• interferes substantially with an employee's work performance; or
• creates an intimidating, hostile, or offensive work environment.

Employers should affirmatively discourage sexual harassment by raising the subject, expressing strong disapproval, developing appropriate sanctions, informing employees of their right to raise the issue of sexual harassment and taking any other steps necessary to prevent sexual harassment from occurring.
 
No data
Idaho
 
[Note: The Idaho Supreme Court has held that sexual harassment is a form of sex discrimination under the fair employment practices law (Paterson v. State, 915 P.2d 724 (1996)). The Idaho Human Rights Commission also considers sexual harassment to be a form of sex discrimination under the fair employment practices law.]
 
No data
Illinois
 
It is a violation of the fair employment practices law for employers and their employees and agents to engage in sexual harassment of employees, applicants, and, effective Jan. 1, 2020, nonemployees. Conduct is deemed to be unlawful sexual harassment when it:• makes submission to a request for sexual favors, sexual advances, or any conduct of a sexual nature a term or condition of employment;
• makes submission to or rejection of a request for sexual favors, sexual advances, or any conduct of a sexual nature a basis for employment decisions;
• interferes substantially with an employee's work performance; or
• creates an intimidating, hostile, or offensive work environment. Effective Jan. 1, 2020, the “work environment” is not limited to the physical location where employees are assigned to perform their duties.

 
Effective Jan. 1, 2020, employers must provide sexual harassment prevention training to all employees at least once a year. Employers can use the Illinois Department of Human Rights's model training program, or their own training program if it meets or exceeds the department's minimum standards. The minimum standards for a sexual harassment training program include: • an explanation of sexual harassment consistent with the fair employment practices law;
• examples of conduct that constitutes unlawful sexual harassment;
• a summary of relevant federal and state statutory provisions concerning sexual harassment, including remedies available to victims; and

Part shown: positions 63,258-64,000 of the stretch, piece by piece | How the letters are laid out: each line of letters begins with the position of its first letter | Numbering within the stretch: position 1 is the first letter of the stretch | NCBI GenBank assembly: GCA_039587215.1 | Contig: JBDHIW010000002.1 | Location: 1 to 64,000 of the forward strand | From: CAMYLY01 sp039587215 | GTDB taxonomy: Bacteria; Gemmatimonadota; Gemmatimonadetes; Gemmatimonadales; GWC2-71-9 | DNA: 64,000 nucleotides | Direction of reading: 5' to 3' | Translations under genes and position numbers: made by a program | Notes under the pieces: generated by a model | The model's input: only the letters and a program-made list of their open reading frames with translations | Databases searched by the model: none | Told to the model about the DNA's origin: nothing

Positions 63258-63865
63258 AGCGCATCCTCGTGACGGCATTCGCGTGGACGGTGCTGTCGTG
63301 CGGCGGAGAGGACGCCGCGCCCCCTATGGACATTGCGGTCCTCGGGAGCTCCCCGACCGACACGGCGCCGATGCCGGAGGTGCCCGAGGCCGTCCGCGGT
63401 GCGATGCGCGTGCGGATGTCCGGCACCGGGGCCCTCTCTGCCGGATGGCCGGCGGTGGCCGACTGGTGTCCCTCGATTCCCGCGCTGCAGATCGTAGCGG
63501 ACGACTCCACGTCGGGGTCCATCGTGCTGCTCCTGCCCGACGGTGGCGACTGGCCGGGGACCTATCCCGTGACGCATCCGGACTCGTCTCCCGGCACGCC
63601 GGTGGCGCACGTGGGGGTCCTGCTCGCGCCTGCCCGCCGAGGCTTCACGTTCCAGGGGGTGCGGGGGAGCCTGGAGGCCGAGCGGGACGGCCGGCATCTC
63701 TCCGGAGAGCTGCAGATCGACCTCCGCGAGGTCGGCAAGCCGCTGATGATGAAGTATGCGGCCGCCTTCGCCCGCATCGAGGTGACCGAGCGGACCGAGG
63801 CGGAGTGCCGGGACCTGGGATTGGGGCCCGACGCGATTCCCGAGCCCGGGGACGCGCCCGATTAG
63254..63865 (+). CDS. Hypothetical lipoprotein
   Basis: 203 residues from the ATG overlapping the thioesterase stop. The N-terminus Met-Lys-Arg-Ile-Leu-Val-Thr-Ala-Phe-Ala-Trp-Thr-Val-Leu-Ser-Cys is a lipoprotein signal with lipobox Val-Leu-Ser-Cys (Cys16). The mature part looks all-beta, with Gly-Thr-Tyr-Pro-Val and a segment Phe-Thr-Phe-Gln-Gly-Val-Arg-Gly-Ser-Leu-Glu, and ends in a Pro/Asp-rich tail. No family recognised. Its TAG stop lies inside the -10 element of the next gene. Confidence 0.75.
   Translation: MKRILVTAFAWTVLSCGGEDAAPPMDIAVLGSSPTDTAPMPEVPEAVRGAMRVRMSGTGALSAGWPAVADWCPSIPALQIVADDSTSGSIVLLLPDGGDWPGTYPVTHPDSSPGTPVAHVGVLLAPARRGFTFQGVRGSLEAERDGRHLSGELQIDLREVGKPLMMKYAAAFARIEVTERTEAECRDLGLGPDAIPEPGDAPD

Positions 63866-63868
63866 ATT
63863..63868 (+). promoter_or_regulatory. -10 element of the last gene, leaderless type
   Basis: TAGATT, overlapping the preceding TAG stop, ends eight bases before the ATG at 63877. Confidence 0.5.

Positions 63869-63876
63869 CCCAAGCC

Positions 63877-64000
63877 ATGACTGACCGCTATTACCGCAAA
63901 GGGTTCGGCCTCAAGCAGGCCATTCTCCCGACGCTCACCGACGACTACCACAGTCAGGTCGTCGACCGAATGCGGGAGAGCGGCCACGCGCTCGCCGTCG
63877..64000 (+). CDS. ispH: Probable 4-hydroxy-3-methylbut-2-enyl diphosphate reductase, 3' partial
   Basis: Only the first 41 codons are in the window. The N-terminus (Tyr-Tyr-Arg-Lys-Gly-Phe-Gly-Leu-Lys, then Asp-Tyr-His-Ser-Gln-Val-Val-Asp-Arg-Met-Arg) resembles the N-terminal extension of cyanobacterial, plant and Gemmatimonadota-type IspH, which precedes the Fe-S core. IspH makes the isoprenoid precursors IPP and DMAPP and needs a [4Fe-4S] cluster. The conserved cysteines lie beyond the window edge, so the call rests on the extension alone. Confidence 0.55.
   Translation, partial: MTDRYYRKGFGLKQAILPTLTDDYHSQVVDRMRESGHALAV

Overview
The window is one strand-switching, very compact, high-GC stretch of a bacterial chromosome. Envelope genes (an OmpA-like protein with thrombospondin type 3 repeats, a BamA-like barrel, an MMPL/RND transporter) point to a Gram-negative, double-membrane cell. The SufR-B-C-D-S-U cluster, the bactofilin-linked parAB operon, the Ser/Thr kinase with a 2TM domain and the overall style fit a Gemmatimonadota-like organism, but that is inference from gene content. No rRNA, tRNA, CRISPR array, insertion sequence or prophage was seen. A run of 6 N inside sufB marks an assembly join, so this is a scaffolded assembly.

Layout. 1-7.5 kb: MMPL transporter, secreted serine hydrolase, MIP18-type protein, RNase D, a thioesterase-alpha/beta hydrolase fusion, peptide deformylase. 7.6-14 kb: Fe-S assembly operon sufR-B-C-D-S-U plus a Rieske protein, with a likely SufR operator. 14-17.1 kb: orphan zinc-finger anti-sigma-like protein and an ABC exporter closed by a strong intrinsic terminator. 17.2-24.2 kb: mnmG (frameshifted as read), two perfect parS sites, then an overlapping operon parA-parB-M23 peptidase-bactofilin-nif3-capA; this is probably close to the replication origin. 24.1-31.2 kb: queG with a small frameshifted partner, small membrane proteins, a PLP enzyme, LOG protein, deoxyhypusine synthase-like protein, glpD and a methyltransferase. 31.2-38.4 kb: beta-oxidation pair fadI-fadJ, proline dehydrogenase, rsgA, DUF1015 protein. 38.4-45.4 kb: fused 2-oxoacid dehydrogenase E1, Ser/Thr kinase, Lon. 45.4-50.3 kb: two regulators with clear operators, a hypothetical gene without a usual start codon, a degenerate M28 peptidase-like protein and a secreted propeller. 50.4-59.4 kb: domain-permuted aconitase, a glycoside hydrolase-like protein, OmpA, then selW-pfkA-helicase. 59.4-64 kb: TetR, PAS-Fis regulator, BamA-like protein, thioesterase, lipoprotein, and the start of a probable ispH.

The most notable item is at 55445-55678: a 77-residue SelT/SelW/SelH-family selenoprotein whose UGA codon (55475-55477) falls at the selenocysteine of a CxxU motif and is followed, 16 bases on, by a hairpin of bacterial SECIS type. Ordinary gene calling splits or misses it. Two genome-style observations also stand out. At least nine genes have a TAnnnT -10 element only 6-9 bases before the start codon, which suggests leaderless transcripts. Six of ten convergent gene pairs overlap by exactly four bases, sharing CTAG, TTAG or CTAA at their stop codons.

• a summary of responsibilities of employers in the prevention, investigation, and corrective measures of sexual harassment.

Employers may use the department's model training program to supplement an employer's existing program. For penalties associated with violations of these requirements, see “Penalties/Remedies” in this summary.
 
Indiana
 
No data No data
Iowa
 
[Note: The Iowa Civil Rights Commission considers harassment based on sex to be a form of prohibited discrimination under the fair employment practices law.]
 
No data
Kansas
 
No data No data
Kentucky
 
[Note: The Kentucky Supreme Court has held that sexual harassment is prohibited by the fair employment practices law (Meyers v. Chapman Printing Co., 840 S.W.2d 814 (1992)).]
 
No data
Louisiana
 
No data No data
Maine
 
Harassment based on sex is prohibited. Sex includes pregnancy or related medical conditions.
Sexual harassment includes unwelcome sexual advances or requests for sexual favors and comments, jokes, acts, or other verbal or physical conduct that is of a sexual nature or directed at employees based on their sex. Sexual harassment is unlawful when:• employees' submission to this conduct is made an explicit or implicit term or condition of their employment;
• employees' submission to or rejection of this conduct is used as the basis for employment decisions that affect them; or
• this conduct has the purpose or effect of unreasonably interfering with employees' work performance or creating an intimidating, hostile, or offensive work environment for them.

If employment opportunities or benefits are granted because of an employee's submission to an employer's sexual advances or requests for sexual favors, the employer can be liable for unlawful sex discrimination against other qualified employees who were denied those opportunities or benefits.
It is also unlawful for anyone to aid, abet, incite, compel, or coerce another person to commit sexual harassment; obstruct or prevent another person from complying with the sexual harassment prohibitions or any related orders; or try to commit these acts or other unlawful acts under the prohibitions.
The Maine Human Rights Commission advises employers to take steps to prevent unlawful sexual harassment, such as affirmatively raising the subject, expressing strong disapproval, developing appropriate sanctions, informing employees of their right to raise the issue and how to raise it, and developing methods to sensitize all concerned parties.
 
At workplaces with 15 or more employees, employers must conduct training on sexual harassment prevention for all new employees within one year after their employment starts. This training must cover:• the illegality of sexual harassment;
• the definition of “sexual harassment” under Maine law and federal laws and regulations;
• a description of sexual harassment, using examples;
• the internal complaint process;
• the legal recourse and complaint process available through the Maine Human Rights Commission;
• directions on how to contact the commission; and
• protections against retaliation.

Employers must conduct additional training for supervisory and managerial employees within one year after their employment starts. At a minimum, this training must cover their specific responsibilities and measures they must take to ensure immediate, appropriate corrective action in response to sexual harassment complaints.